I am delighted to have an opportunity to raise this issue. Right hon. and hon. Members may know that there are two types of dormant bank account. The British Bankers Association defines a dormant account as an account where
"there have been no transactions (withdrawals or deposits) on it, other than transactions initiated by the bank (such as interest and charges), for a set period (usually at least a year...)" and where
"the bank hasn't heard from the customer during that time."
If both criteria apply, the bank may write to ask whether the customer wishes to keep the account open. If the bank does not receive a reply, the account may be considered dormant.
The second type of dormant account has its origins at the start of the second world war, when the Government introduced legislation that froze the bank accounts of residents from enemy countries to prevent the enemy from benefiting from any assets held in this country. After the war, when the accounts were unfrozen, some were, not surprisingly, never reclaimed by their owners, which remains the case even today.
I became interested in the subject because I decided to check my standing orders and direct debits, as a routine exercise. I discovered that one standing order was paying the Nationwide building society the princely sum of £1 a month and had been for years. I thought that that was for an insurance policy or something similar, but when I went to the building society, I discovered that the money was going to a fund-raising account for Wrexham Labour party, in a neighbouring constituency where I had lived 20 years previously. The party had benefited for all that time; except that it had not, because it did not know that the account existed. I had the delight of telling my hon. Friend Ian Lucas that he would inherit some of my money.
I wondered what would happen if I stopped paying that pound. The Nationwide building society would be sitting on a couple of hundred pounds that did not belong to it, and no one would know where the money was. I thought that there must be many such accounts and decided to look into the issue.
Obviously, no one knows the exact amount of money residing in dormant accounts, but there are various estimates, ranging from a conservative £5 billion to the huge sum of £20 billion. When the Irish Government introduced legislation to deal with the problem, they found that the estimates were half the amount that turned up, so we are actually talking about £10 billion to £80 billion. I will be delighted if my hon. Friend the Minister has any figures on that.
Whatever the exact figure, that vast amount of money has become the focus of consumer watchdog and media interest over the years. It has also provoked criticism about the commitment of, and efforts made by, high street banks to marry up dormant account holders with their money. In fairness to banks and building societies, I should point out that they have speeded up their efforts lately. The schemes run by the BBA and the Building Societies Association have made improvements, but things are still fairly laissez-faire.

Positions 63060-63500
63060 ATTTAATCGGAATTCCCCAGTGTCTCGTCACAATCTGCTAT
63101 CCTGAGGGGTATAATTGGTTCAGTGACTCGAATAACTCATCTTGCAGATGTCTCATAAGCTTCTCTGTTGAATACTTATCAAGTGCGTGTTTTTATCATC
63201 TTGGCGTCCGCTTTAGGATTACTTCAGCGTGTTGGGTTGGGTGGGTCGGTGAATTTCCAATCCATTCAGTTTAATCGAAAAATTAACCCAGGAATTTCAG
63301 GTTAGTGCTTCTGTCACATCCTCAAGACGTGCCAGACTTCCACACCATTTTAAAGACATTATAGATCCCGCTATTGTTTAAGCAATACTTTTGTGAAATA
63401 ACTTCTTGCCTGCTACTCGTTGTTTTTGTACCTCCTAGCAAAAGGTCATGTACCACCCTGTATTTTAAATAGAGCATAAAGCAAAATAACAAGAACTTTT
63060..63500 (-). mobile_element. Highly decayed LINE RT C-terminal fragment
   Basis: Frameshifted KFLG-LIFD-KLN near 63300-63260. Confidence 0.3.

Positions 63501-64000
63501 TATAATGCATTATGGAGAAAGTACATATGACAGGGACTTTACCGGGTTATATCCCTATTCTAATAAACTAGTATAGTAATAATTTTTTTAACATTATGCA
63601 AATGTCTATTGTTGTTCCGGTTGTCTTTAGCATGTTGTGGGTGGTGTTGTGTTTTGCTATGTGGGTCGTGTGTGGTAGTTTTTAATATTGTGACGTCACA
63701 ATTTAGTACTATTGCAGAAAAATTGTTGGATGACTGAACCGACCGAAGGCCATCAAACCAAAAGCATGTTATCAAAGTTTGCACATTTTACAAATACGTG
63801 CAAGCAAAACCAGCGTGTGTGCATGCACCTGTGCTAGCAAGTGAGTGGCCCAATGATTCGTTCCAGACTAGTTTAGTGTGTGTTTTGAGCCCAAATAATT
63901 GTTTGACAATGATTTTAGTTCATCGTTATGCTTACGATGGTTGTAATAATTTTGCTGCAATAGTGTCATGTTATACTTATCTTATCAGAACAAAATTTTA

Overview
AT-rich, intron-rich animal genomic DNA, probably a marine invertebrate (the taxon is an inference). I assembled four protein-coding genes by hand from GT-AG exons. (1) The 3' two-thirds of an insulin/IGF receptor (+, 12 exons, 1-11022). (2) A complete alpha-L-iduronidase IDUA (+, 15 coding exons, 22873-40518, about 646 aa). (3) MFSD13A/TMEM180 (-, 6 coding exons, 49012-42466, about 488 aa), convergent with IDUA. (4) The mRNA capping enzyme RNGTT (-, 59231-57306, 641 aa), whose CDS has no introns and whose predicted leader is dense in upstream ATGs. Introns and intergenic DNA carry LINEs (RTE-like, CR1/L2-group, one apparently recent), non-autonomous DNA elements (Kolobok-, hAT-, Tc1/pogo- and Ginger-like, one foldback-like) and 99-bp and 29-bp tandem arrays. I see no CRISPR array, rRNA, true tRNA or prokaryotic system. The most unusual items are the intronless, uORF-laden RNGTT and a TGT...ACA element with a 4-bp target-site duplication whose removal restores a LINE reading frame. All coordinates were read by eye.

I am concerned today about dormant accounts that are not married up with their owners and those instances in which the money remains the legal property of the account holder but the banks and building societies are entitled to use the funds for their own benefit. If the account appears to have been forgotten, does not receive interest and is unlikely to be withdrawn, it becomes in effect an asset of the bank and, therefore, part of its capital.
If the estimates that I have given are accurate, it is obvious that banks and building societies are sitting pretty with huge sums of money that do not belong to them at their disposal. I want the Government to pursue the progressive approach adopted by other countries in recent years and ensure that money from such accounts is used for the greater good, and not for the sole, and extremely profitable, benefit of the host bank or financial institution. The time has come for the Government to be empowered to take custody of dormant bank and building society accounts, and put the huge sums of money to good use throughout the UK.
A successful scheme is in operation not far away; in July, the Irish Parliament enacted the Dormant Accounts Act 2001, which provided for the transfer of money from dormant accounts and intestate estates to the newly established and independently managed dormant accounts fund. The Act stated that dormant deposits, share and current accounts, deposit receipts, petty balance accounts, savings certificates and savings bonds would be transferred to the new dormant accounts fund. I do not suggest to my hon. Friend that we set up a dormant accounts fund, as we already have one; the National Lottery Commission. The money could be put into the lottery system for the benefit of the good causes.
The Irish legislation stipulates that if owners of accounts that have been dormant for 15 years or more do not come forward to reclaim their moneys, the balance of those accounts will be transferred directly to the dormant accounts fund, which is managed by a Government-appointed board of trustees who distribute the money to local community and charitable groups and societal initiatives.
The legislation also places a statutory onus on banks, building societies, credit unions and the post office to try to contact dormant account owners. Following a 16-month investigation by the financial institution concerned, if the account and account holder are not matched-up, the money is transferred to the dormant accounts fund. Under the legislation, the financial institutions are required to maintain registers of dormant accounts, including owner name, address, the date on which the account was considered dormant, the date of transfer to the dormant accounts fund and the date of repayment if the owner is traced.